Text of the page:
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Aliotta v. Bair


September 18, 2008


The opinion of the court was delivered by: Ricardo M. Urbina United States District Judge

Document Nos. 43, 44




This case comes before the court on the defendant's motion for summary judgment and the plaintiffs' motion for partial summary judgment on the issue of liability. The plaintiffs, former and current employees of the Division of Resolutions and Receiverships of the Federal Deposit Insurance Corporation ("FDIC" or "the defendant" or "the Agency"), bring a class action suit under the Age Discrimination in Employment Act ("ADEA"), 29 U.S.C. §§ 621 et seq., alleging age discriminatory employment practices. The plaintiffs move for partial summary judgment on the grounds that the defendant's 2005 downsizing effort, which included buyouts, transfers and a reduction in force ("RIF"), had an adverse impact on employees over the age of 50. The defendant in turn moves for summary judgment, contending that the plaintiffs have failed to establish a case of disparate impact or disparate treatment caused by the RIF itself, which they maintain is the only adverse employment action contemplated in the downsizing.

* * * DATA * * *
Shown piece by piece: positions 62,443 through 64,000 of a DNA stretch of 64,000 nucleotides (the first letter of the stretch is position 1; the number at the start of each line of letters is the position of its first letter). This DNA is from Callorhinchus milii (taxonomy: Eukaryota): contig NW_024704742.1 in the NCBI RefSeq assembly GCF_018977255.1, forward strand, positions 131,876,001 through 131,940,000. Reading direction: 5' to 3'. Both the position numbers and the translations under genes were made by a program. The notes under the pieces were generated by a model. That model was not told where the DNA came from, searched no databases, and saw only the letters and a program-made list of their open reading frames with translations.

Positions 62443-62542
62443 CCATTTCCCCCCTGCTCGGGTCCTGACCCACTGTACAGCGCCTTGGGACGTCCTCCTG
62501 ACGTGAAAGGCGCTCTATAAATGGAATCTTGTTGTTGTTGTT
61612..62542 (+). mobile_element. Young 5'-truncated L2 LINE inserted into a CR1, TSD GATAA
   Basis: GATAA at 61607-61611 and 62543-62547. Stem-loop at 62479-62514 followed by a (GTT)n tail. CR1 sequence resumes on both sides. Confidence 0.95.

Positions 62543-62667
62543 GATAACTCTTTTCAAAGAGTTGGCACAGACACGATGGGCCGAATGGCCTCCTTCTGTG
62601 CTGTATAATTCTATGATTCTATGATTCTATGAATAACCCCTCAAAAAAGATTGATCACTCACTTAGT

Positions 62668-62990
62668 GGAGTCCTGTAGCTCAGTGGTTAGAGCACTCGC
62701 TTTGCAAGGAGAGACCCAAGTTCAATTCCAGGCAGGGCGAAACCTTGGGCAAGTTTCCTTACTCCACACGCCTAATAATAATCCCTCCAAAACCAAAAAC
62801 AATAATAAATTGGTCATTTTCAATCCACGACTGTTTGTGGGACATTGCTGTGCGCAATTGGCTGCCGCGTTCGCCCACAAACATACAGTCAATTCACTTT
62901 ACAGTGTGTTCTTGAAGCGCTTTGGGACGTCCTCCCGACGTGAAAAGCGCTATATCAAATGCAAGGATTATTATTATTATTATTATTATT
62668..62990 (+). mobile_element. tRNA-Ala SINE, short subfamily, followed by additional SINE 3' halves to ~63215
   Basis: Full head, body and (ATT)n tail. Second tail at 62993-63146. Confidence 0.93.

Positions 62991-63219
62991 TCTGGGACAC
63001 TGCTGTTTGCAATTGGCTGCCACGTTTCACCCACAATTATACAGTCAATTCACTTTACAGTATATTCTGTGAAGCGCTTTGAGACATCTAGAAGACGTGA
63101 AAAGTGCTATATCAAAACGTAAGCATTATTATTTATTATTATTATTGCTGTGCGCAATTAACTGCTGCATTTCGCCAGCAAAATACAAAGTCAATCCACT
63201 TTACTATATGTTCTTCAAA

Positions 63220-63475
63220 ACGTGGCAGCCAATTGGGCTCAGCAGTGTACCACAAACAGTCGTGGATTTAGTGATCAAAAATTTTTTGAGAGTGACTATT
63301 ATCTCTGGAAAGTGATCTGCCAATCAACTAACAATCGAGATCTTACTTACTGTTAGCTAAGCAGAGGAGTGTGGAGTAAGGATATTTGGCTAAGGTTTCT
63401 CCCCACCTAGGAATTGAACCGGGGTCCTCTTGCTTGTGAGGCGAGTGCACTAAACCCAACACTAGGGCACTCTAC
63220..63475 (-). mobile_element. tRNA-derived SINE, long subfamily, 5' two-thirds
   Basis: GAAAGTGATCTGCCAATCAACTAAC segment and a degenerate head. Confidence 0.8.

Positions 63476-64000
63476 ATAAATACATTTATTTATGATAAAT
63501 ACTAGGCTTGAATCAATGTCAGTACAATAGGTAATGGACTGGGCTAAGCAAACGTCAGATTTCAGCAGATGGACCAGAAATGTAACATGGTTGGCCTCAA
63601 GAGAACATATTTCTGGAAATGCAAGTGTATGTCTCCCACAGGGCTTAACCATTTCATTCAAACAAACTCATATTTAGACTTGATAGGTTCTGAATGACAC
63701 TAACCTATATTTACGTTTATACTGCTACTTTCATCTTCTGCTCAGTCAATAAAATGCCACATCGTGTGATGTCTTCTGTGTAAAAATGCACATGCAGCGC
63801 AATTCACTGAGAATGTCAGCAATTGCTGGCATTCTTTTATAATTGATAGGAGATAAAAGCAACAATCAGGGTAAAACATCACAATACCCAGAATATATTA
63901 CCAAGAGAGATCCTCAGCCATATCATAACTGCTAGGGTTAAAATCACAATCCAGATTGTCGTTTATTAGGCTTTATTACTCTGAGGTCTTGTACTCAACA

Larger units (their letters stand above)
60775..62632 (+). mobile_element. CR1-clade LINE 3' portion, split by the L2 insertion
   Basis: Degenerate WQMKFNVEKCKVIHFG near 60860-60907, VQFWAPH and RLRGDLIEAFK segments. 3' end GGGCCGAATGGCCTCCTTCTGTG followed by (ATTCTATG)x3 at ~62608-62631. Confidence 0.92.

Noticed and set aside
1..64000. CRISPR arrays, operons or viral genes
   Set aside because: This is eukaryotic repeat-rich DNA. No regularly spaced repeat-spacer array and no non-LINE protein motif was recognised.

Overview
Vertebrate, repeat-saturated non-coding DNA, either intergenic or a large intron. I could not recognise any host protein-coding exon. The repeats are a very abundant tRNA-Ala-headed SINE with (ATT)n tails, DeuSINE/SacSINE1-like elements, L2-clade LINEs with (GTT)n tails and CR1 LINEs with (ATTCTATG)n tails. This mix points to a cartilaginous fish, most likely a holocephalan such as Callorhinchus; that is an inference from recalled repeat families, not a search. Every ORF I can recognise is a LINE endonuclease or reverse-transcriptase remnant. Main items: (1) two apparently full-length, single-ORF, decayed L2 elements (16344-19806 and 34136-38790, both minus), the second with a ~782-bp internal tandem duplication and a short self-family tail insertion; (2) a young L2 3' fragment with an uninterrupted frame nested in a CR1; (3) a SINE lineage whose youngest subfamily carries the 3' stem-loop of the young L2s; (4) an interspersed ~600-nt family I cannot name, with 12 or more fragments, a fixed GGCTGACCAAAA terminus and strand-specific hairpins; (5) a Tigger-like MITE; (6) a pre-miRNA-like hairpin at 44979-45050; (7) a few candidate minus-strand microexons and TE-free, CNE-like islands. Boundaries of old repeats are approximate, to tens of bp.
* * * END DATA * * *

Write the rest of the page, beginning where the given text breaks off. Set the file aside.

Because the plaintiffs have not demonstrated that the buyouts or transfers were involuntary, and because the plaintiffs have not established that the RIF, independently considered, had a discriminatory effect on older employees, the court grants the defendant's motion for summary judgment and denies the plaintiffs' motion for partial summary judgment on the issue of liability.


A. Factual History

The following facts are undisputed. The FDIC is an independent federal agency that insures deposits in almost all U.S. banks, regulates state-chartered banks that are outside the Federal Reserve System and receives and manages the assets of failed banks. Def.'s Mot. for Summ. J. ("Def.'s Mot.") at 3. The FDIC's workload fluctuates with the nature of the banking industry; it peaked during the savings and loan and bank crises of the late 1980s and early 1990s and ebbed as the number of bank failures declined in the mid-1990s. Id. at 4; Am. Compl. ¶ 56. In the fourteen-year period between 1980 and 1994, 1600 FDIC-insured institutions failed or received financial assistance; as the crisis abated, the number of failures decreased, and only one FDIC-insured bank failed in 1997. Def.'s 4-5. FDIC used both buyouts and reductions in force to diminish its workforce between 1995 and 2003. Pls.' Reply in Support of Pls.' Mot. for Summ. J. ("Pls.' Reply") at 4.